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Esperanza Spalding, Stevie Wonder Push For Closing Guantanamo in ‘We Are America’
With the U.S. Senate poised to consider voting this week to close the Guantanamo Bay detention center as part of a bill authorizing defense spending, Esperanza Spalding felt compelled to weigh in on the military prison that houses captives in the war on terror. The singer, songwriter and bassist makes her position abundantly clear in a new song, “We Are America,” with an accompanying video that features cameos from Stevie Wonder, Harry Belafonte and Janelle Monáe, among others.
“I don’t have any prison experience, but it’s really hard to fathom being imprisoned in a place against your will and not to be charged with anything, not to have the ability to defend yourself, and to be there indefinitely,” Spalding said last week by phone from Zaragoza, Spain, where she was on tour. “It’s hard to wrap your mind around it.”
The song, a soulful uptempo number with a booming hip-hop beat, questions why the United States continues to hold 164 prisoners at the base in Cuba, despite many of them having been cleared for release. “I am America, and my America, it don’t stand for this,” Spalding sings while information about the prison flashes on the screen, alongside quotes from public officials, including President Obama and Sen. John McCain, R-Ariz., who support closing the detention camp.
“My wish is that the information in the video will pique people’s interest enough to go, ‘Hmm, I didn’t know all that,’” and prompt them to learn more, said Spalding, who began paying close attention to the issue when prisoners at Guantanamo staged a hunger strike earlier this year.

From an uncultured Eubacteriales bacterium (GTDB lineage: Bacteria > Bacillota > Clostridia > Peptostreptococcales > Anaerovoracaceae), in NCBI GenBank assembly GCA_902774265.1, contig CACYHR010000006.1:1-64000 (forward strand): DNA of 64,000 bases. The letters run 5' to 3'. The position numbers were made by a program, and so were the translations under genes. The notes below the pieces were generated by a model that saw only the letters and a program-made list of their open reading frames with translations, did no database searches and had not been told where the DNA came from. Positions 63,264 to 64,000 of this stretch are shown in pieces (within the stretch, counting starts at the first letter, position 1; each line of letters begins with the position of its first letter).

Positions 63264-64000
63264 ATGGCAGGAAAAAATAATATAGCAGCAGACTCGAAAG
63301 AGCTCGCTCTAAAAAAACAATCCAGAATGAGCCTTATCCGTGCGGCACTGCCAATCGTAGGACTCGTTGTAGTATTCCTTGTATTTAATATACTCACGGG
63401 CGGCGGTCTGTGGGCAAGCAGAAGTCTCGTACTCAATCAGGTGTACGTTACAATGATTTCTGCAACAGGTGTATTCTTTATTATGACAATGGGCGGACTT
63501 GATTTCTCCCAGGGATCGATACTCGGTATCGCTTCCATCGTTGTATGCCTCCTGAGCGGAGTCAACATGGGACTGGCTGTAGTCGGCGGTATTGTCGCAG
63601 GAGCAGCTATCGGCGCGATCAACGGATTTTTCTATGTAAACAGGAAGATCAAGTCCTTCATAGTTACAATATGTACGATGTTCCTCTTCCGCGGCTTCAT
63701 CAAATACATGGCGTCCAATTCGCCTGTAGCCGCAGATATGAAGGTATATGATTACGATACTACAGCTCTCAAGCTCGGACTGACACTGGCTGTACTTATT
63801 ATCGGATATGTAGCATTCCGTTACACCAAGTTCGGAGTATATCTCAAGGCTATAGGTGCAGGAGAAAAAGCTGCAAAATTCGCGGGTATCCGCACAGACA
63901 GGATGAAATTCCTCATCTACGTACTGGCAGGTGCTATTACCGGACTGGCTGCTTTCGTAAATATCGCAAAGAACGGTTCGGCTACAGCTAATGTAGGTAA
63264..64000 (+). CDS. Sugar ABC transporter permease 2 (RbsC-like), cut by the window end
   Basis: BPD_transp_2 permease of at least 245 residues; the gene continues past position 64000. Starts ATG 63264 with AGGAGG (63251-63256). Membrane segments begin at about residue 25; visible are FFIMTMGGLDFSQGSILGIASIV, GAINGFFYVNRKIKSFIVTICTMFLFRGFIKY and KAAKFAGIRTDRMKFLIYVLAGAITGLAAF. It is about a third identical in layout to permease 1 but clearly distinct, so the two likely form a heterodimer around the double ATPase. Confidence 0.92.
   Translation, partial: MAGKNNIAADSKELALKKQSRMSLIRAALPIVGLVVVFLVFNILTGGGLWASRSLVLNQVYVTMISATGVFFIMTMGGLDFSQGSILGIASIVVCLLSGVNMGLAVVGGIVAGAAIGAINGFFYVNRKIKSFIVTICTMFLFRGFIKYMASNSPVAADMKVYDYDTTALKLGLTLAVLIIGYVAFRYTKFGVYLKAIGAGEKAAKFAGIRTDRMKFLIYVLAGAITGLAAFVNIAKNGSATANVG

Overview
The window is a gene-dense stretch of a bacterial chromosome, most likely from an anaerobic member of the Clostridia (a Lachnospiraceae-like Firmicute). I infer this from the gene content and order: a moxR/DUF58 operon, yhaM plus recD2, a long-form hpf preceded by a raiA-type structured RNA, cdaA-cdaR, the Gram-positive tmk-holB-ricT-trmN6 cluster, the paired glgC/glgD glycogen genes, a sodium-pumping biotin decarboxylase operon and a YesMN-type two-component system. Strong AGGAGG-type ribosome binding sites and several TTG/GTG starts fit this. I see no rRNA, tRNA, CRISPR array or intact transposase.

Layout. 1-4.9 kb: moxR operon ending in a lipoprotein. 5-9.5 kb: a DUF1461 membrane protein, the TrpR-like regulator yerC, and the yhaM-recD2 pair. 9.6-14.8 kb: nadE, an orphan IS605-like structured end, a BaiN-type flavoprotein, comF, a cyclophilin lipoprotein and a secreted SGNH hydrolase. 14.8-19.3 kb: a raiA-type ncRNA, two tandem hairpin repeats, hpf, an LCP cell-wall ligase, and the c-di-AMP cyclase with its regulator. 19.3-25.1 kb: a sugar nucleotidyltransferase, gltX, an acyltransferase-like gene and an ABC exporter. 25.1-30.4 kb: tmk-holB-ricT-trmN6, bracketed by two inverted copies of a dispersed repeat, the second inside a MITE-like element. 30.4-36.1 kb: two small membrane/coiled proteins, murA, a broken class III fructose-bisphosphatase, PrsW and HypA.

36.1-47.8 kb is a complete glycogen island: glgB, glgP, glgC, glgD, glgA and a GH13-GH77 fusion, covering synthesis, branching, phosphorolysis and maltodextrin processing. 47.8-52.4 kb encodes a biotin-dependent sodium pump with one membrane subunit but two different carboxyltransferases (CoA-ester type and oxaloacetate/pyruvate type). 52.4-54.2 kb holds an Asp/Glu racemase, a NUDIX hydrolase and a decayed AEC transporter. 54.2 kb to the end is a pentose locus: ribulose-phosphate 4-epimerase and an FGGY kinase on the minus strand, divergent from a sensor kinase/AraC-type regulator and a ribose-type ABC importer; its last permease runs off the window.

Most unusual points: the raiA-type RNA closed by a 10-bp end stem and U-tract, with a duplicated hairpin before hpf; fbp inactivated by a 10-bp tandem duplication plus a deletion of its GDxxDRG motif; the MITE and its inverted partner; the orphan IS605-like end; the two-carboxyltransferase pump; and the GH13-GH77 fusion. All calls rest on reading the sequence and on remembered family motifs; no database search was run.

“That drove it home,” she said.
The song came together over a five-hour stretch in a rehearsal space after members of her band expressed their concern about Guantanamo, Spalding said. Written on a wall in the studio when they arrived was the slogan, “no justice, no peace,” which found its way into the lyrics.
“It was literally collaborative,” said Spalding, who won a Grammy for Best New Artist in 2011. “I’d never actually done anything like that before.”
Although she realizes that her position on the necessity of closing Guantanamo is not universally shared, the singer said she regards different opinions on the matter as “part of a healthy democracy.”
“Somebody could argue about aspects of continued detention,” she said. “There are people who say, ‘We need to have more of that, we have to deal with this continued threat, and security is everything.’ Of course security is everything, but you can have security without ignoring our human rights obligations.”
Regardless of where anyone stands on Guantanamo, she said, “You can’t argue with the fact that this is important to me. It concerns me deeply. It affects me deeply.
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